Bruce Collins, Evangelist

The personal website of Bruce Collins

Take up the Cross

For the message of the cross is foolishness to those who are perishing, but to us who are being saved it is the power of God.  (1 Corinthians 1:18 NKJV)

The Cross
The cross in the Bible is a place where criminals (or those judged to be criminals) lost their lives.  Most would say that they perished there at least in a physical sense.  But the ones who are really perishing (and in this case for all eternity) are those who consider the message or preaching of the cross to be foolishness.

What is the Message of the Cross?
The cross was the place of the sacrificial death of the Lord Jesus Christ.  There men showed their cruelty and rebellion against God, but there God allowed His Son to become the sacrifice that put away our sins.  In Philippians 2:8 we read, “And being found in appearance as a man, He humbled Himself and became obedient to the point of death, even the death of the cross.”  But that isn’t all that is involved in the message of the cross.  The Lord says that we cannot be his disciples unless we take up the cross and follow Him.  So, the cross saves us and then we who believe are asked to “lose our lives” in order to find them. In Matthew 16:24-25, the Lord says, "If anyone desires to come after Me, let him deny himself, and take up his cross, and follow Me. For whoever desires to save his life will lose it, but whoever loses his life for My sake will find it.”

We tend to spiritualize the teaching about taking up the cross.  We assume that means turning our back on the world and its gods and its pleasures.  Or we assume it means bearing burdens which may include sickness and may include rejection.  While these things are certainly the experiences of those who follow the Lord, we probably should take the teaching of taking up our crosses more literally.  Nearly all of the apostles were martyred because they followed the Lord  Judas obviously is an exception and John the apostle was banished to the isle of Patmos after he had survived an attempt to kill him by being thrown into a vat of boiling oil.  The early disciples all knew that when they publicly identified with the Lord in baptism, they were likely going to die for their faith.  Obviously, not all died; but if I am reading the Lord’s teaching to his disciples right, we who are saved need to be WILLING TO DIE for our faith. 

In the Gospels the word witness most often refers to evidence or a record.  But in many cases, the word that is used for witness could be translated martyr.  This is particularly true in the Acts of the Apostles.  The Lord Himself is a faithful witness or martyr (See Revelation 1:5).  I am not enough of a linguist to sort all of this out, but I think the implication is clear. When we say we are the Lord’s disciples, we should really be willing to turn our backs on our fathers and mothers if they reject the Lord.  We should be willing to die for our cause.  We should be willing to take up our crosses and follow Him.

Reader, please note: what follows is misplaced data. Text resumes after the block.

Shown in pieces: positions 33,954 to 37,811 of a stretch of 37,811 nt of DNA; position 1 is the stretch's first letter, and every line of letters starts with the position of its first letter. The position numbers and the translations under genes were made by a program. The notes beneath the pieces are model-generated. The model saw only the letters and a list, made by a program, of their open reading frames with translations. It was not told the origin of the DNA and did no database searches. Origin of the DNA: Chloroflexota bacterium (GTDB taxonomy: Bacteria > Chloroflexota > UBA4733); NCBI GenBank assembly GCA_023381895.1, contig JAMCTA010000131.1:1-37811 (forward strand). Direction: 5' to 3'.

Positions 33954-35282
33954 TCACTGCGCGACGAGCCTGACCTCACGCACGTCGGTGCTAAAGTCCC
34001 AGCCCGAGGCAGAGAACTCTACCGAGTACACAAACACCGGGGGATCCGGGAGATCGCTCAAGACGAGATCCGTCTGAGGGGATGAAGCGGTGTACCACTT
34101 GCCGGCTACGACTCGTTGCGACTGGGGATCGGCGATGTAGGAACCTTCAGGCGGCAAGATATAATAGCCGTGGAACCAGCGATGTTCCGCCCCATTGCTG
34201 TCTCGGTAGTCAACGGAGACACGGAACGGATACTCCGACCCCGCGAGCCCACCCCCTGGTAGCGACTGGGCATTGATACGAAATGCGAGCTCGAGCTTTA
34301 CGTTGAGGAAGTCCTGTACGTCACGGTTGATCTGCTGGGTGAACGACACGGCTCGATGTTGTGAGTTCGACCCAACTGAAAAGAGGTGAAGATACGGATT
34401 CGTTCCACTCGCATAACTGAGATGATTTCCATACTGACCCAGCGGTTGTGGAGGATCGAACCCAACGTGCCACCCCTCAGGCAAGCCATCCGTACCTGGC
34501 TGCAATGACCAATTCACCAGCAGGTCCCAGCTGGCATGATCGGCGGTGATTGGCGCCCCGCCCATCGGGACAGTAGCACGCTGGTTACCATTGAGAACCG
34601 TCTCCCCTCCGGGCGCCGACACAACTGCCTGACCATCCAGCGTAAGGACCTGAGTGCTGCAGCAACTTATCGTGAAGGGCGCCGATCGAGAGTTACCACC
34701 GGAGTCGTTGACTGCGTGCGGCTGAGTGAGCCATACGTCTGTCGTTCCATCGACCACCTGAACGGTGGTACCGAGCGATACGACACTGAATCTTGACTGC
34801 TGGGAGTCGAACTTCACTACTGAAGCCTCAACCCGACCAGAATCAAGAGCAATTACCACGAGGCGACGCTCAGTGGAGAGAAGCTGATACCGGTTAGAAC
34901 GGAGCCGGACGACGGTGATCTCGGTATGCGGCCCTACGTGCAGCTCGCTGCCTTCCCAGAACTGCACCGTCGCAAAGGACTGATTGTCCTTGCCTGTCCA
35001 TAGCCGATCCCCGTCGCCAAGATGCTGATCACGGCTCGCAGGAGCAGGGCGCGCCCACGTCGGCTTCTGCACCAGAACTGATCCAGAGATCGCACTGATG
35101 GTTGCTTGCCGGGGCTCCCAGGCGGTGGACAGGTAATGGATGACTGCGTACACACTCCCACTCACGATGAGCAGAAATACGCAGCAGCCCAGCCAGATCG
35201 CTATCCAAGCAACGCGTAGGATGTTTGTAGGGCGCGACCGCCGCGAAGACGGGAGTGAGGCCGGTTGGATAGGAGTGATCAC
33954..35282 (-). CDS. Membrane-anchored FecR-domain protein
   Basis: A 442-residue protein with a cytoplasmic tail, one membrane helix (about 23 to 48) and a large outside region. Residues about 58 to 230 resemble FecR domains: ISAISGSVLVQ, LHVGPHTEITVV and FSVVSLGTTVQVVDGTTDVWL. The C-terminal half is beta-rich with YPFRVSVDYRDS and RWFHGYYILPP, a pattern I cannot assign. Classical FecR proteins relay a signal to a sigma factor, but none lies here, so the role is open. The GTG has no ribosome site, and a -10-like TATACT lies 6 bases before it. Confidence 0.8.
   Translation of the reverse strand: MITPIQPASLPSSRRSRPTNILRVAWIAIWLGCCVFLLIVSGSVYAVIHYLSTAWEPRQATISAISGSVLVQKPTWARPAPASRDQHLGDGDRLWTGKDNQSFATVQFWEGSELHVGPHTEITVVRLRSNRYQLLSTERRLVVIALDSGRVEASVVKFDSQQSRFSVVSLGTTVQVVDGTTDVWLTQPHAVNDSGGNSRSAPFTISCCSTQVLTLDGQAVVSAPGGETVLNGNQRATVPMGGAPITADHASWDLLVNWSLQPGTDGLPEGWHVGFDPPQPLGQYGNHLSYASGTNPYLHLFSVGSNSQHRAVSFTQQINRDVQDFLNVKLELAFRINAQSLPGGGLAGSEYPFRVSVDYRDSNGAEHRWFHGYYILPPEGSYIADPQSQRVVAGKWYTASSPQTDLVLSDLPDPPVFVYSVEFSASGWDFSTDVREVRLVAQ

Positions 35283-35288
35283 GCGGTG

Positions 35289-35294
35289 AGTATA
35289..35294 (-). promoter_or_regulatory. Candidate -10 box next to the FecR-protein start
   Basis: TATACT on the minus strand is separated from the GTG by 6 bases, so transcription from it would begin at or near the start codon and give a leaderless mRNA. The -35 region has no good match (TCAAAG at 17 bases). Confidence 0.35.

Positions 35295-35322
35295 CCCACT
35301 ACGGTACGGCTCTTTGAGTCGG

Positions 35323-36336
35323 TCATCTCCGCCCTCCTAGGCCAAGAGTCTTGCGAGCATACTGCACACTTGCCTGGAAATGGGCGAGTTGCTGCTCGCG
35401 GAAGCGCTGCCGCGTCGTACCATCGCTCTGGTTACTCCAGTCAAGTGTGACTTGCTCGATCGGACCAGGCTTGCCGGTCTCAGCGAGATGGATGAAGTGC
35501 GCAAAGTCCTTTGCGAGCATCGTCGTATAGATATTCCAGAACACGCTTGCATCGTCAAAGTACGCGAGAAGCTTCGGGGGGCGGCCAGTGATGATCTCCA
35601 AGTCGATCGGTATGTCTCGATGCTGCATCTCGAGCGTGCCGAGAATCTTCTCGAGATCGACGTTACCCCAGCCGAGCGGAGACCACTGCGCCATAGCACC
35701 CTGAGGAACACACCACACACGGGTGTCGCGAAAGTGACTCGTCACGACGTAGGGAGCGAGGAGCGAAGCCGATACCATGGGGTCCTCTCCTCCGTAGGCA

Practical Application
The five missionaries that died at the hands of the Auca Indians in January of 1956 certainly were willing to take up their crosses and follow the Lord.  The early apostles and disciples were also willing.  I must admit, it never occurred to me that I might need to give my life for the sake of the Gospel when I trusted the Lord and was saved.  Nor did I consider that possibility when I sold my business and began a full-time preaching and teaching ministry.  Maybe I should have.  I took all these Scriptures as symbolic teaching. 

We who are Christians and not just religious people who use the name of Christian as a meaningless umbrella term that distinguishes us from other world religions may yet find ourselves tested as to whether we are disciples who would be willing to die for the Lord who died for us.   I freely admit that I hope that test does not come in my lifetime because I think it is coming.

Bruce Collins

Meditation for the week of February 9, 2020

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